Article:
So, You Bought Shares of Snap

By now you know, Snap Inc. (NYSE: SNAP) -- self-proclaimed camera company, fast-growing messaging app, and depending on who you talk to either the next Facebook(NASDAQ: FB) or next Twitter (NYSE: TWTR) -- is a publicly traded company. But here's what you may not know, it's already a wildly popular investment choice among millennial investors. The Wall Street Journal reported last week that 43% of online brokerage Robinhood's users bought shares of Snap on the day it went public.


Given the overlap between the user bases of Robinhood and Snap -- both skew heavily millennial -- this may seem like smart investing. It was none other than master investor Peter Lynch who advised a generation of individual investors to strongly consider buying the stocks of companies with whose products they were familiar (the oft-quoted "buy what you know"). But early investors in Snap's publicly listed shares have already experienced quite the ride. After spiking in its first days of trading as investors clamored for the shares, demand has declined and Snap is down more than 25% from its intraday high.

Where does Snap go from here? I won't pretend to know. But no matter what happens next, beginner investors who bought shares of the company should be proud that they got started investing in stocks and -- provided they stick with it -- stand to learn a lot about investing.

As for what those lessons will be, that's going to depend on whether or not Snap succeeds as an investment. Let's take a look at three potential lessons from two possible futures.

If Snap wins from here:

1. Visionary leadership is a good thing

From competition to questionable economics, there are a lot of forces working against Snap's success. But if there is something working for it, it's the obvious dedication and vision of co-founder and CEO Evan Spiegel. While Spiegel is a somewhat controversial figure, it's clear from the company's prospectus that he has strong opinions about the future of Snap. From declaring that Snap is a camera company to being explicit about the company's willingness to take risks to build engaging products, this is not a company that it will inadvertently lose its strategic direction. In fact, in order to be sure that the direction of Snap is determined by Spiegel and Spiegel alone, the shares of stock that Snap sold to investors do not have any voting rights. That means shareholders can't weigh on management performance, the composition of the board, or even executive compensation. What's more, Spiegel continues to own nearly 20% of the company, giving him a vested interest in increasing the value of the firm.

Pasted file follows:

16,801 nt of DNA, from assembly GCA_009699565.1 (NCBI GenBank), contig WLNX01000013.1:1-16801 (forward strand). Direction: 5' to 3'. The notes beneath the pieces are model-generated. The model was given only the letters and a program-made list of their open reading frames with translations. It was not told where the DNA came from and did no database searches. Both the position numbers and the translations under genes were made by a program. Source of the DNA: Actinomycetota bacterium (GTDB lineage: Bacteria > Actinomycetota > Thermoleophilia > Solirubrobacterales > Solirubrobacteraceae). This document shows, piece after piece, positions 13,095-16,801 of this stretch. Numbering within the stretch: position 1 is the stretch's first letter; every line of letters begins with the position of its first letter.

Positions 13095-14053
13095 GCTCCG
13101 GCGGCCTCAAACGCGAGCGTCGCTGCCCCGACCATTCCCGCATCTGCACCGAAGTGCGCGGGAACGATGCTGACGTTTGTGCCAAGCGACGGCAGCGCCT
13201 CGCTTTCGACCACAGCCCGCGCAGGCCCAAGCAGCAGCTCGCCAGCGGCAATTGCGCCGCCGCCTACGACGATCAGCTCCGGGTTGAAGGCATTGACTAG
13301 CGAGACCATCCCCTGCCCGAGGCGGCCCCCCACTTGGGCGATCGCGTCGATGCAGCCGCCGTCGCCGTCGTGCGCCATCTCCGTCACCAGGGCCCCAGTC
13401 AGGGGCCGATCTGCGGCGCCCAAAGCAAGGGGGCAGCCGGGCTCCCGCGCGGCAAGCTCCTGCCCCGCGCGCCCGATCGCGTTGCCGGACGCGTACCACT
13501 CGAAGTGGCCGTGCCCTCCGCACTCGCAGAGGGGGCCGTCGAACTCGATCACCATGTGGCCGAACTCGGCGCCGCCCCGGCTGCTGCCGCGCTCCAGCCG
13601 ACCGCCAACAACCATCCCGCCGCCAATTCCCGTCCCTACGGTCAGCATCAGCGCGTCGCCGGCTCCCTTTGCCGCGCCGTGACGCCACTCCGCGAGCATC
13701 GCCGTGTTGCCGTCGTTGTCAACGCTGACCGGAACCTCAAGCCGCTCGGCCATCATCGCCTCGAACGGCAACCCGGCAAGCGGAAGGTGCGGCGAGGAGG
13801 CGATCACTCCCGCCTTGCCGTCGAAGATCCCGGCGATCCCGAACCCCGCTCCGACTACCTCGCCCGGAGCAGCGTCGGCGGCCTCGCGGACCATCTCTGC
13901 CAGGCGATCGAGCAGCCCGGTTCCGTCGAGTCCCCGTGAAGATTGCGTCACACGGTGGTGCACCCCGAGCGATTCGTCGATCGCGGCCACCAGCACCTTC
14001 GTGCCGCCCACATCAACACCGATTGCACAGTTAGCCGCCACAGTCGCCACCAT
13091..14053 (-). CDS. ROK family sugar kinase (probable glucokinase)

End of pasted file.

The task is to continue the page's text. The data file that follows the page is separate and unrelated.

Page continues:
There is a tradition of visionary CEOs from Sam Walton to Steve Jobs to Jeff Bezos to Mark Zuckerberg who have seemingly willed their companies to greatness even when Wall Street didn't understand what those executives were trying to accomplish. If Snap succeeds from here, Spiegel is in a position to be added to that list and serve as another example that leadership is as fundamental to investing success as financials.

2. It's important to keep a long time horizon.

Snap investors are undoubtedly feeling some anxiety around the company's recent 25% plunge. And regardless of whether Snap wins or loses for investors, investors should be prepared for frequent additional significant plunges. Consider, for example, Michael Batnicks' recent look at the performance of Amazon(NASDAQ: AMZN) over time. He observes eloquently that "Amazon's path to a 38,000% return was filled with heartache, despair, and nausea." That's because it experienced a three-day 15% or more decline 107 different times. Amazon, however, stayed focused on running its business, and Amazon investors who did the same have been handsomely rewarded for tolerating that volatility.

The lesson for Snap investors is that even if the stock works out to be a fantastic, this won't be the only time you may feel sick to your stomach.

3. It's hard to forecast growth

Credit Suisse strategist Michael Mauboussin recently put out a paper on base rates -- a study of the frequency with which certain events actually happen. In the case of three-year sales growth, for example, he finds that while analysts forecast a fairly normal distribution of results, that forecast is far too narrow. There are fewer -10% to 10% growers than expected and more companies than forecast that experience sales declines or more than 10% or sales growth of greater than 10%. That's particularly true of companies that grow sales 45% annually over a given three-year period. While analysts expect zero companies to actually achieve this feat, Mauboussin found that this has happened about 2.5% of time (or 1,318 instances between 1950 to 2015).